8. DJ Hi-Tek, Hi-Teknology (Rawkus) (Buy It!)
9. Stephen Malkmus, Stephen Malkmus (Matador) (Buy It!)
10. Various Artists, The Funky 16 Corners (Stone's Throw) (Buy It!)
Most Dispiriting Hip-Hop Comeback Album
Run DMC, Crown Royal (Buy It!)
Following an eight-year absence from the studio, Run DMC (or more specifically, Run, since the disgruntled DMC is largely missing in action) sold out in the worst possible fashion with Crown Royal, a mercenary attempt to regain commercial success by hopping on every bandwagon imaginable—particularly the rap-rock craze Run DMC helped start. It didn't work, as not even Arista's deep pockets and guest appearances from Stephan Jenkins, Kid Rock, and Fred Durst could keep Crown Royal from flopping.
Most Annoying Song (Former Beatle Division)
Paul McCartney, "Freedom"
Offering irrefutable evidence that war is indeed bad for the eardrums of children and other living things, Paul McCartney's "Freedom" offers an ode to American liberty nearly as sophisticated and subtle as Lee Greenwood's "God Bless The U.S.A." McCartney isn't even American, although if Madonna can reinvent herself as a prim English lady, then perhaps he's justified in casting himself as Uncle Sam's favorite English nephew.
Trend That Refuses To Die
Wacky Ironic Covers
There's no easier way to score a cheap hit than with a pseudo-naughty cover of a popular song, and this year found Dynamite Hack and Alien Ant Farm riding the cover-song bandwagon straight to one-hit-wondersville. Alien Ant Farm's "Smooth Criminal" added nothing to one of Michael Jackson's least-loved hits, while Dynamite Hack's 2000 track "Boyz-N-The Hood" finally broke big reinventing Eazy-E's gangsta anthem as—get this!—a wimpy folk song. How delightfully insouciant! It even uses actual racial slurs! Come back, Bloodhound Gang, all is forgiven.
1. The New Pornographers, Mass Romantic (Mint) (Buy It!)
It came out on a Canadian indie label late last year, but that's no reason to disqualify The New Pornographers' endlessly ingratiating Mass Romantic for consideration as the best album of 2001. Led by members of Destroyer and the underrated Zumpano, with notable appearances by estimable country chanteuse Neko Case, the band bursts forth with a collection of lovably ingratiating pop-rock that frequently exceeds the sum of its influences. The Cars and Cheap Trick are the most direct reference points, and even their best work would have trouble matching "Letter From An Occupant," which tosses off no fewer than five distinct pop hooks—each strong enough to carry a song on its own.
2. Jimmy Eat World, Bleed American (DreamWorks) (Buy It!)
3. The Shins, Oh, Inverted World (Sub Pop) (Buy It!)
The wonderful New Mexico band The Shins packs Oh, Inverted World's 33 minutes with twists and thrills, keeping the album unpredictable from track to track and from moment to moment. "Girl On The Wing" is a spectacular pop blowout, but it doesn't feel out of place in close proximity to "New Slang," one of the year's loveliest ballads. Every listen unveils a new trick or obtuse turn of phrase, but Inverted plays equally well with or without attention directed to the songs' subtleties.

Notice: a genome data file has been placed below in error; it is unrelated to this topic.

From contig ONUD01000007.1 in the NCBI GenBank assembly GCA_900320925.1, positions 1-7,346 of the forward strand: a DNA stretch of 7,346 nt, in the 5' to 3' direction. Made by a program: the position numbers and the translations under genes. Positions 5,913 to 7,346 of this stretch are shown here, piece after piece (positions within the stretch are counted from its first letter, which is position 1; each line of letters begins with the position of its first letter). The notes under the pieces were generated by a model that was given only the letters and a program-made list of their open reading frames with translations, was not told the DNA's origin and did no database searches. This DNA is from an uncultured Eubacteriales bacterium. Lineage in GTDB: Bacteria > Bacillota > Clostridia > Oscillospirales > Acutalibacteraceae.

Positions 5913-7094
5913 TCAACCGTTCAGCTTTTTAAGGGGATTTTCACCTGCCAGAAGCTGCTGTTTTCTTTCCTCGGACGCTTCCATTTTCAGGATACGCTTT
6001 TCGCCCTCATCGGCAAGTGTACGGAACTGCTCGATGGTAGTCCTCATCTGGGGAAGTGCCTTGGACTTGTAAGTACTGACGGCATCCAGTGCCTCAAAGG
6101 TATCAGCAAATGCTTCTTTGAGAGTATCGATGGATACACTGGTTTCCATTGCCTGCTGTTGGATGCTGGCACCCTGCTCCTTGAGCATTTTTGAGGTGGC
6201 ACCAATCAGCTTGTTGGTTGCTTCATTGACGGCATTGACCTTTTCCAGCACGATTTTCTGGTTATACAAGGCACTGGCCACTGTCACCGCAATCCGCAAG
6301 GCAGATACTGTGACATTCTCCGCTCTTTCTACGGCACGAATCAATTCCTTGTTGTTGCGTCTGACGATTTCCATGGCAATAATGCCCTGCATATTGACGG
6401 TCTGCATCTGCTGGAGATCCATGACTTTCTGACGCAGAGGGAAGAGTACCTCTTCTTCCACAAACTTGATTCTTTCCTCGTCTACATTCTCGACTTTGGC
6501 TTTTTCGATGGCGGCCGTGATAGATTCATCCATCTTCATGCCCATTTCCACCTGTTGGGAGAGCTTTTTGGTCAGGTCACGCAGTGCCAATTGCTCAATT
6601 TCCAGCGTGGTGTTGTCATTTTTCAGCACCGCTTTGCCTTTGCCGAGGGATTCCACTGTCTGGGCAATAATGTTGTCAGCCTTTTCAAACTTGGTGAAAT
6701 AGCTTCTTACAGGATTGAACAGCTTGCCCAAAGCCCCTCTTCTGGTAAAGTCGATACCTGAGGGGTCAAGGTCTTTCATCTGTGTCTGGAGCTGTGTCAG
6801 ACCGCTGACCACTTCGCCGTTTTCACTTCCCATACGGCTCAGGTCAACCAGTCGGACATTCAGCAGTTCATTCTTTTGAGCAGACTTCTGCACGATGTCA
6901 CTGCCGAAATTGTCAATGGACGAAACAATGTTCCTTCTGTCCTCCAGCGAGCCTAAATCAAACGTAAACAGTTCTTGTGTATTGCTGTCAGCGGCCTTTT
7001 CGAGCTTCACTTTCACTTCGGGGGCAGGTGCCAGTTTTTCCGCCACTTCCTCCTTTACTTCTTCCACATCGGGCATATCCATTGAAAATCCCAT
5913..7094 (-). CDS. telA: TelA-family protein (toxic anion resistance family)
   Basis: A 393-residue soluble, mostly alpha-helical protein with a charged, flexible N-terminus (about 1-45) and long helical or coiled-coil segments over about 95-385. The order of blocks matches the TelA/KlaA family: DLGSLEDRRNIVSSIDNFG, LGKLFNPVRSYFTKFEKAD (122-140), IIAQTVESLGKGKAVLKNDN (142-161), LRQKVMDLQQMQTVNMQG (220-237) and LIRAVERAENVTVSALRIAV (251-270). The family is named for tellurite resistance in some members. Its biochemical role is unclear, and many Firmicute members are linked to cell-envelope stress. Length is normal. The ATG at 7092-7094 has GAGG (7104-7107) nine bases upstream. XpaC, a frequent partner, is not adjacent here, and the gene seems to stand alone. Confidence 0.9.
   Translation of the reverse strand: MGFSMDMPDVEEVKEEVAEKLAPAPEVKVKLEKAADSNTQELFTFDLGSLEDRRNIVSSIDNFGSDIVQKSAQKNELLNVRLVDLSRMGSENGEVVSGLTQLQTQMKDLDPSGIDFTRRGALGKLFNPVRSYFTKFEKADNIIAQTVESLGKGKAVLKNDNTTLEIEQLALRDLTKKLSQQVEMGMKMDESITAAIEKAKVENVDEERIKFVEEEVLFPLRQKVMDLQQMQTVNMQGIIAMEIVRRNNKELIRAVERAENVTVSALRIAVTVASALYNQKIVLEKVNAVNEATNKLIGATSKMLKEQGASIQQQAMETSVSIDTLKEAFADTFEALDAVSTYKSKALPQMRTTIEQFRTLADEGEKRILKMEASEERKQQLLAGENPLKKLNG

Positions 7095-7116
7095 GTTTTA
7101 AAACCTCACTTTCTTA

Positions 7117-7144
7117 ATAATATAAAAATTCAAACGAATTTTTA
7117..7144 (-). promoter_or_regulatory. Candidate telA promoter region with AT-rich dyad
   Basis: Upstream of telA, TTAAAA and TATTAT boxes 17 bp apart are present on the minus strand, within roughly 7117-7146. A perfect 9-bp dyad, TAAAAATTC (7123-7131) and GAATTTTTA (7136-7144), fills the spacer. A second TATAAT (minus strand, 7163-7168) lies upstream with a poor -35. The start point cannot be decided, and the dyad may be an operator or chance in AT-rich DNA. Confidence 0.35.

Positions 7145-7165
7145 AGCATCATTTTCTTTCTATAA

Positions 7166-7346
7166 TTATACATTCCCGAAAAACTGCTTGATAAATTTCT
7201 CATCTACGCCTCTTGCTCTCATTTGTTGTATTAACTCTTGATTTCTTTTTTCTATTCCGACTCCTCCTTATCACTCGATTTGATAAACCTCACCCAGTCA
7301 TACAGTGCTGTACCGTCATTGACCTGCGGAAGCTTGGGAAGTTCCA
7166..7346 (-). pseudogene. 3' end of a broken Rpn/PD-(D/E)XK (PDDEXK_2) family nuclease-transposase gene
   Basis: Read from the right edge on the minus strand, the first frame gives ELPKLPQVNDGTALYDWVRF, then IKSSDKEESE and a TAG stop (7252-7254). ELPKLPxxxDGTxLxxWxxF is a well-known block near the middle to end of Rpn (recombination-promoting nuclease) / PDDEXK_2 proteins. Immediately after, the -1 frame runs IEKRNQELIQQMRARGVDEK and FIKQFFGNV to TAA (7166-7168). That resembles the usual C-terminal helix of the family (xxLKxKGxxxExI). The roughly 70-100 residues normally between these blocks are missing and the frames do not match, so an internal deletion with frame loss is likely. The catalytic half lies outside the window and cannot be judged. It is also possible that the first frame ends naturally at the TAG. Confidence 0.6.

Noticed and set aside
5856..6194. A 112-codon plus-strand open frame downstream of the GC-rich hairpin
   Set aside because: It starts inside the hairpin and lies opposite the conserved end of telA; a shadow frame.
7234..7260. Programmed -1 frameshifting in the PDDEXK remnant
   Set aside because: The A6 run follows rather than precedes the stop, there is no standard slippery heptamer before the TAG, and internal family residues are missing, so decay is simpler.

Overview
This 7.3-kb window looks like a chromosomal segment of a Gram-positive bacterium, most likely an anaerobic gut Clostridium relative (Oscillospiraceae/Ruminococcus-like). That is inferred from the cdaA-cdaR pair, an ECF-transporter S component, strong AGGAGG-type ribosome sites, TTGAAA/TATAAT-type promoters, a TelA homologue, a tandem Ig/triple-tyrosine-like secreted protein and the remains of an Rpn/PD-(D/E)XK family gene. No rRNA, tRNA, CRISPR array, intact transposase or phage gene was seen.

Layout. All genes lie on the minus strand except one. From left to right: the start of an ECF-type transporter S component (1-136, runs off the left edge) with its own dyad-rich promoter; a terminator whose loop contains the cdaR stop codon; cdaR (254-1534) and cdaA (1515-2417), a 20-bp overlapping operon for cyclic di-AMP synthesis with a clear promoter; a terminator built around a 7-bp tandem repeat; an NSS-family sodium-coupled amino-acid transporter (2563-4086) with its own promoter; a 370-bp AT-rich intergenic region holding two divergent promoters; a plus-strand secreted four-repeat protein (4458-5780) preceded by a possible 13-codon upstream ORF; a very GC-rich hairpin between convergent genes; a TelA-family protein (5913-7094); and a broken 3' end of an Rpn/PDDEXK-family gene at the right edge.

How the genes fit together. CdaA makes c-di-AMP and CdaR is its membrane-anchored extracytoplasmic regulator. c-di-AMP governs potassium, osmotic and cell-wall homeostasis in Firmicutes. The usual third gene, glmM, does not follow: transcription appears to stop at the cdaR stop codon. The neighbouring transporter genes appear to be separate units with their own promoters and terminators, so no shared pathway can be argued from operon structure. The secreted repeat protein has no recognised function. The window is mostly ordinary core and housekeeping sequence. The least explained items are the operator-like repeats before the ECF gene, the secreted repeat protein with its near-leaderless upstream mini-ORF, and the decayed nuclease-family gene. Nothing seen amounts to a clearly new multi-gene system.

4. Björk, Vespertine (Elektra) (Buy It!)
5. Idlewild, 100 Broken Windows (Capitol) (Buy It!)
6. Clem Snide, The Ghost Of Fashion (spinART) (Buy It!)
7. Pete Yorn, musicforthemorningafter (Columbia) (Buy It!)
8. Low, Things We Lost In The Fire (Kranky) (Buy It!)
9. Radiohead, Amnesiac (Capitol) (Buy It!)
10. Mark Kozelek, What's Next To The Moon (Badman) (Buy It!)
After years of label battles and a foray into acting (he's a member of Stillwater in Almost Famous), Mark Kozelek returned in a prolific burst this year. His band Red House Painters finally released its sumptuous, long-delayed Old Ramon, but even better was What's Next To The Moon, a low-profile half hour of delicate, acoustic, Bon Scott-era AC/DC covers. The concept sounds like yet another wacky exercise in mismatched sensibilities, but the result brings out the insecurity and pathos in Scott's words, casting light on both Kozelek's interpretive abilities and AC/DC's little-recognized depth.
The Honeydogs, Here's Luck (Palm) (Buy It!)
Jump, Little Children, Vertigo (EZ Chief) (Buy It!)
David Mead, Mine And Yours (RCA) (Buy It!)
Poor Rich Ones, Happy Happy Happy (Rec 90/Five One) (Buy It!)
The Rosenbergs, Mission: You (Discipline Global Mobile) (Buy It!)
Most Heartwarming Reissue
Shuggie Otis, Inspiration Information (Buy It!)
A lush 1974 soul spectacular, and a no-longer-lost classic. Thank goodness.
Least Heartwarming Reissue
Mudvayne, The Beginning Of All Things To End (Buy It!)
The painted men of Peoria's reissued 1997 debut demo opens by repeating the words, "You're a motherfucking piece of shit and you'll never amount to nothing"—with, appropriately enough, a sample of a crying baby.
Best Commentary In A Pop Chorus
Ben Folds, "Rockin' The Suburbs"
In 11 mockery-drenched words ("Y'all don't know what it's like / being male, middle-class, and white"), Folds eviscerates the nihilistic schlock surrounding him on modern-rock radio. Funny how much of today's metal, which was supposed to be an aggressive reaction to the emasculated whining of grunge, features 10,000 times as much moaning self-pity. Examples range from derivative neo-grunge ballads (Staind's "It's Been Awhile") to the work of a thousand Mudvaynes who've figured out a way to cop Alice Cooper's shtick without having any fun.
2001's Best Songs (One Entry Per Album)
1. New Pornographers, "Letter From An Occupant"
2. Clem Snide, "Joan Jett Of Arc"
3. Mint Royale, "Show Me"
4. Jimmy Eat World, "A Praise Chorus"
5. Stephen Malkmus, "Jenny And The Ess-Dog"
6. The Shins, "Girl On The Wing"
7. Daft Punk, "Digital Love"
8. Idlewild, "Actually It's Darkness"
9. The Coup, "Wear Clean Draws"
10. The Avalanches, "Frontier Psychiatrist"
11. David Mead, "Mine And Yours"
12. Pete Yorn, "Strange Condition"
13. Björk, "Cocoon"
14. Whiskeytown, "Jacksonville Skyline"
15. Ryan Adams, "New York, New York"